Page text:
‘Cruel’ bid to force trans people into wrong prisons condemned in House of Lords

·6-min read

An amendment that would have resulted in trans people being incarcerated in the wrong prisons has been withdrawn from the House of Lords due to a lack of support.

Unelected Tory peer Lord Blencathra proposed an amendment to the Police, Crime, Sentencing and Courts Bill in the House of Lords on Monday (10 January) which would require that prisoners be treated “by reference to their sex registered at birth”.

If passed, the amendment would have meant that trans people “who should not be accommodated with prisoners of the same sex as registered at birth” would have to be housed in “separate accommodation” specifically for trans prisoners.

Lord Blencathra’s amendment would have applied whether or not a prisoner had a gender recognition certificate.

Presenting his amendment in the House of Lords, Lord Blencathra said he accepted that an earlier amendment he tried to introduce on the issue was “unbalanced” because it failed to protect trans women who could face “unacceptable risk if housed in male prisons”.

Lord Blencathra wants trans people housed in a separate facility

He told the House of Lords that female prisoners are an “exceptionally vulnerable group” and said their prisons should be “single sex”.

Lord Blencathra went on to refer to trans women as being “of the male sex” and said they could be housed in a “specialist transgender unit”, which would prevent “access to or association with female prisoners”.

Elsewhere in his remarks, Lord Blencathra claimed that 94 per cent of trans women are currently housed in male prisons and said this was proof that they were safe in those institutions.

Lord Cormack spoke in support of the amendment, suggesting that cis women could be put at risk if they were housed alongside trans women, who he referred to as “physically male”.

“Protect them all, yes, but in particular, let us have regard for the women,” Lord Cormack said.

Baroness Fox of Buckley also expressed her support for the amendment. She read out a series of tweets from so-called “gender critical” feminists who believe trans women should be excluded from female prisons to support her argument and referred to trans women as “males” throughout her remarks.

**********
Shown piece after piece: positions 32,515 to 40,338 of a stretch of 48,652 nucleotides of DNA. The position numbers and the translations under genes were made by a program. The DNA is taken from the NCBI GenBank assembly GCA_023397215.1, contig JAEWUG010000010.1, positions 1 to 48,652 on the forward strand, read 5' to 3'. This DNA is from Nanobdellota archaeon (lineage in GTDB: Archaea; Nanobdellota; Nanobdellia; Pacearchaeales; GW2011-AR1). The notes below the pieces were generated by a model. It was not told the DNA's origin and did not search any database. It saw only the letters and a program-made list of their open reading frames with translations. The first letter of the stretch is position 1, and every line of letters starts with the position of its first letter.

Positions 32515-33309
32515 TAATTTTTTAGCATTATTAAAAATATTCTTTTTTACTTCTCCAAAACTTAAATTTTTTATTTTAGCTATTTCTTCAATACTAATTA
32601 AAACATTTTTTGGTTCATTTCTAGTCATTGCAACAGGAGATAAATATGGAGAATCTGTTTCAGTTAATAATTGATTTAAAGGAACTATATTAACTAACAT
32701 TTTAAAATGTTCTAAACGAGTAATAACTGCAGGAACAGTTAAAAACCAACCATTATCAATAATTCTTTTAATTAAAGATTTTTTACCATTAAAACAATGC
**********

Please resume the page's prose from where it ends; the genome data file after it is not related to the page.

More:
“I know that some noble Lords may be feeling uncomfortable that I am using the word ‘male’ to describe transgender women – such is the muddle that we have got into in conflating sex and gender,” she said.

“I was doing that to emphasise their sex, rather than to be offensive or cause any problems, but such is the weight of coercive control and political pressure around identity politics that it can be difficult sometimes to state biological truth – and the biological truth is that sex and gender are distinct,” she claimed.

Baroness Meyer also expressed her support for the amendment. She said prison policy has been “captured by a concern for the protection of trans prisoners at the cost of imprisoned women’s most fundamental rights”.

‘Puzzling’ amendment was heavily criticised in House of Lords

Opposing the amendment, Lord Paddick said he was “happy to stand up for womanhood” but characterised Lord Blencathra’s efforts to exclude trans women from female prisons as “puzzling”.

Brian Paddick photographed in 2012.
Brian Paddick photographed in 2012.

He said it would be “enormously dangerous” to place a trans woman in a men’s prison. He went on to argue that it would be “demeaning” to place them in “specially segregated facilities”.